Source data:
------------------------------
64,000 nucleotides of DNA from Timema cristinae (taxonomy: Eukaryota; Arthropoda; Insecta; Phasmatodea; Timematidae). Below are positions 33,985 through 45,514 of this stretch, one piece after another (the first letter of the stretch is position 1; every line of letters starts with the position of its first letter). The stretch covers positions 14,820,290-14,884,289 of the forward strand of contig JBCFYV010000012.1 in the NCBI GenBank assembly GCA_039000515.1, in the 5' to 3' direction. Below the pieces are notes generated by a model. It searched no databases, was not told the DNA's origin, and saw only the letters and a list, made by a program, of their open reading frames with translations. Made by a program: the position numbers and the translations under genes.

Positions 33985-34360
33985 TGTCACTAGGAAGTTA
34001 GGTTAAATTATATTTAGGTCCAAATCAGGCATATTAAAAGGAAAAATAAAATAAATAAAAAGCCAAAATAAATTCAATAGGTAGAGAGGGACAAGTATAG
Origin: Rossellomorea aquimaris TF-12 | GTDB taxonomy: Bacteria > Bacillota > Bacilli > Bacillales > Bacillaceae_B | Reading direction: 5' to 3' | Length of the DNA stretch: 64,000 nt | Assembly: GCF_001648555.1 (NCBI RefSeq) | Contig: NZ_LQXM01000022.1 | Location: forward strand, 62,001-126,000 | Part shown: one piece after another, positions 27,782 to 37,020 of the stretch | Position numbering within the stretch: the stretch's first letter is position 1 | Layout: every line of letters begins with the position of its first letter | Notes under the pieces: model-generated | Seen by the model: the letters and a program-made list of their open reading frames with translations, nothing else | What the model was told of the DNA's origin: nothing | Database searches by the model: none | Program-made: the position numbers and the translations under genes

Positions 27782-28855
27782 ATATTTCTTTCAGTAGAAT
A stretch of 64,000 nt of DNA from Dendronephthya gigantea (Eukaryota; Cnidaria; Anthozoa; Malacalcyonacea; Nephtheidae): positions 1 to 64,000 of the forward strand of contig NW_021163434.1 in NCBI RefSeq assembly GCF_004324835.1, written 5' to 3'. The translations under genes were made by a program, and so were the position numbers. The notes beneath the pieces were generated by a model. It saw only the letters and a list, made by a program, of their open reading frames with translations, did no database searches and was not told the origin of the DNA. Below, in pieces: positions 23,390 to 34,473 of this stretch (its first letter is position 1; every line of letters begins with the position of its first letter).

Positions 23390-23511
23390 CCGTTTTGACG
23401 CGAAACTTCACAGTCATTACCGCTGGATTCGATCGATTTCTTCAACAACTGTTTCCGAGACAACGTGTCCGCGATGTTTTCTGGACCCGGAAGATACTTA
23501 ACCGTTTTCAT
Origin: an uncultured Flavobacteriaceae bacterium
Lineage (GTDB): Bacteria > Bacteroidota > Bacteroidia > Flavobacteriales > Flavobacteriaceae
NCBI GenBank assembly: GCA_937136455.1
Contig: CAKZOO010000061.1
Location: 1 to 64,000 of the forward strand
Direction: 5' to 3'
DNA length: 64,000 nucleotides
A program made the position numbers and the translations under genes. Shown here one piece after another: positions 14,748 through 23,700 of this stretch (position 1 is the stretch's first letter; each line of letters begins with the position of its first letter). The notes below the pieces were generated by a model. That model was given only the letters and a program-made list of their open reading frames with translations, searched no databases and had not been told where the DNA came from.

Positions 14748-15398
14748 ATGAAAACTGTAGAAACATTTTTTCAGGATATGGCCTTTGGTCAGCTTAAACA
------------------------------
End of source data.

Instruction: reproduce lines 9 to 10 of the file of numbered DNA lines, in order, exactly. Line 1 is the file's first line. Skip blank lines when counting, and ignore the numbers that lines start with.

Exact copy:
Positions 23390-23511
23390 CCGTTTTGACG